A friend of mine, a golf champion at Fair Oaks Ranch Golf and Country Club, northwest of San Antonio, told me about his daughter walking out of a class at her university.
Jay was obviously proud of her for standing up and dropping the class after a professor demanded students support Markist liberalism. My reverence for Jay and his daughter is solid.
Although I’m hearing more stories of students standing up to indoctrination, what concerns me is that not all young people have the fortitude to challenge that type of teaching.
This is especially troublesome when vulnerable learners suffer when their exposure to different ideas and ideals is wantonly cut off.
I would never tolerate this in a high school. In the ’70s, I elected to drop out of a Sociology professor’s class at Texas State when he belittled a female classmate by yelling, “what the hell is wrong with you? Do you think your almighty God played with himself and spewed the universe out?”
She began crying. Several of us went to her aid and we walked out together. I’m not going to say what I told the idiot professor on the way out, but I did admit it to the Dean in his office afterwards. There were no penalties for the four who elected to drop the class, but it was quite a lesson.
What concerns me even more is hearing so much about this in the public school levels. Granted, I live in a predominantly conservative area where the culture of patriotism and God prevails. But friends have told some alarming instances where indoctrination was attempted on their children.
The goal of our public educational system is not to confine children to an echo chamber that amplifies the voice of the teacher to whom they happen to be assigned. The goal, at least in part, is to teach students to think for themselves. When we reward them for parroting their teachers’ beliefs — we handicap our young citizens and future voters.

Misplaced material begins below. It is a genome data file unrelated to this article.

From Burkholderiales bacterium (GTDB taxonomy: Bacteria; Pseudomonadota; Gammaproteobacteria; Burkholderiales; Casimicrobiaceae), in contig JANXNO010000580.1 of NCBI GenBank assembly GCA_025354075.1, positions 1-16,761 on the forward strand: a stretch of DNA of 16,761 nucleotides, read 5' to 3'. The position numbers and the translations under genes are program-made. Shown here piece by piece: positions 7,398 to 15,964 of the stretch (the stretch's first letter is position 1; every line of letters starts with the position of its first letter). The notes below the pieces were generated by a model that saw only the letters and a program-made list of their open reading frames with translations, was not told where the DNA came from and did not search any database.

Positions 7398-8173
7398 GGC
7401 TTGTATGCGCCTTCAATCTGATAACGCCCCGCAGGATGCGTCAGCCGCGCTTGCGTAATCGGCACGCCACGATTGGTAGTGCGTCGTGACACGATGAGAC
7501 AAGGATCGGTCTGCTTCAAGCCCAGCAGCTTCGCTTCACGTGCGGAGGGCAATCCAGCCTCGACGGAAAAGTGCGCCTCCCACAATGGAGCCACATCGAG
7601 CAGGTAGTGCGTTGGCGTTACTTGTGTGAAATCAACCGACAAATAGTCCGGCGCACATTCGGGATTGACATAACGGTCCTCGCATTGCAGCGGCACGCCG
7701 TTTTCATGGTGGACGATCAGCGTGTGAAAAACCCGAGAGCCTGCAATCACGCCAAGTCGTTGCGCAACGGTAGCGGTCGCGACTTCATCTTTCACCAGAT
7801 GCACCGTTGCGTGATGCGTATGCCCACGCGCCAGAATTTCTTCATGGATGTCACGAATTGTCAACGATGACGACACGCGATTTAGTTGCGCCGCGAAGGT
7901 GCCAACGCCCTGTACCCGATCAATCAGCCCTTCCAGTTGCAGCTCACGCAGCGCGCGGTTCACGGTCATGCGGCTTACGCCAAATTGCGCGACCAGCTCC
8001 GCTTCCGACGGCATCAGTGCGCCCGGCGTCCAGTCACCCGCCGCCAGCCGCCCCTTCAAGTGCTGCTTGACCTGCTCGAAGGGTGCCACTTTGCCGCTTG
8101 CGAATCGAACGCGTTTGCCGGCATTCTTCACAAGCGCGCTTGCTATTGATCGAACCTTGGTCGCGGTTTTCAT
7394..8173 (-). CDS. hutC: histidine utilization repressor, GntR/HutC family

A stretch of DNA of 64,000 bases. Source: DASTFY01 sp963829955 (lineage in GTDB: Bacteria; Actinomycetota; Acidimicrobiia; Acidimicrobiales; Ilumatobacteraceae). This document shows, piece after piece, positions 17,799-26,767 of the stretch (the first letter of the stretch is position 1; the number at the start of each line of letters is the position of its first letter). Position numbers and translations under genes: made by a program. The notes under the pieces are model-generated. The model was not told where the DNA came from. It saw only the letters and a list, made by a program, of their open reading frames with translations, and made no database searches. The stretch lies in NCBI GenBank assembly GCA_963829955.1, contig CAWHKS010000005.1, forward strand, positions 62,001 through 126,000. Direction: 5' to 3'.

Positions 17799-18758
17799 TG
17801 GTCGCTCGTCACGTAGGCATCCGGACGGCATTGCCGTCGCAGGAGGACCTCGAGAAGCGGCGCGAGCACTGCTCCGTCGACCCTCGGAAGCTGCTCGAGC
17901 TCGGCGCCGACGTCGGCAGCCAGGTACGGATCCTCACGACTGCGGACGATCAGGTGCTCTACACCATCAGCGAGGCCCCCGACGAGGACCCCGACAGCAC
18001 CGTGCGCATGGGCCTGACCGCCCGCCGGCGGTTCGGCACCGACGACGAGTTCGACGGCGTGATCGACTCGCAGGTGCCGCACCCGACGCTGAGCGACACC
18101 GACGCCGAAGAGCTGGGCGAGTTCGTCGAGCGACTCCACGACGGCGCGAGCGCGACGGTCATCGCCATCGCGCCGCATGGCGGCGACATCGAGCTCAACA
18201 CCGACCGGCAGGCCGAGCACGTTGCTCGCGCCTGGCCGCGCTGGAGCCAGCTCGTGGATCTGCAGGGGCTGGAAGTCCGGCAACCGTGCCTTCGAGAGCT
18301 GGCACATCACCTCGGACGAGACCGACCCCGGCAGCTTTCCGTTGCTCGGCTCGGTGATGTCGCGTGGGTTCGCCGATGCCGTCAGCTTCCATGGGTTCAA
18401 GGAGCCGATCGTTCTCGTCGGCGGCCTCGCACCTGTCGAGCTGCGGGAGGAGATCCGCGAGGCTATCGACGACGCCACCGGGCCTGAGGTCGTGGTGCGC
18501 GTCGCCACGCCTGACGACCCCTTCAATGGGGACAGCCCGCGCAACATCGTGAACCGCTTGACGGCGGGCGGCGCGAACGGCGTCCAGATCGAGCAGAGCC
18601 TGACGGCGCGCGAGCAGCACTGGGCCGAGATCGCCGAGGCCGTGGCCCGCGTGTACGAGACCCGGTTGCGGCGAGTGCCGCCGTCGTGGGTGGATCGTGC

“Interesting situation,” observes Angie Ferrell. “I am in grad school and took a class entitled Critical Thinking. Most of the live (online) classes were listening to the professor rant about Trump and her leftist ideals.”
“All of the required readings were things like readings from Noam Chomsky. Very little on critical thinking, but lots on Marxism and Critical Theory (I wonder do they know that critical theory and critical thinking are not the same?).”
“When I suggested that a class on Critical Thinking should probably include great thinkers from a wider selection of ideologies, and made a few suggestions (like Thomas Sowell), she attacked me in our live class.”
“We are all adults (I am in my 50s) so my classmates, mostly military, stood up for me refusing to answer any more of her questions in the call.”
“Her response was to say we were close-minded. Needless to say, she bullied me the rest of the class and attacked my papers publicly in our student forum. However, I never backed down, defended my views, listened to hers, and wrote a pretty big project on the blocking of conservative free speech in the University system.”
“She did not like that. Most online classes now have students post their work publicly, so there was a paper trail here. My classmates got to see my work and I told them my grades. They were shocked since they were getting better grades and could see my work was up to par.”
“She would say I didn’t support my ideas, even when I would often have over a page of scholarly citations for a short essay.”
“When she tried to engage me in class about how I needed to be more open, I replied that I was more than willing to look at all sides of any issue, but in a class on critical thinking it is (and should be) okay for any of us not to agree with her, because critical thinking is about coming to your own conclusions based on many factors, and being able to defend your ideas with reasonable facts, which I have always done–and that my grade will be a reflection of either her bias or her ethics.”
“I had decided that if my final grade did not reflect my effort I was going to go over her head, but in the end, she squeaked me by, sending me a note about how I clearly “struggled” with the class. You should know that my other professors have actually asked to use my work as a model of desired work in the past because I am a good writer and work very hard to present the best work possible.”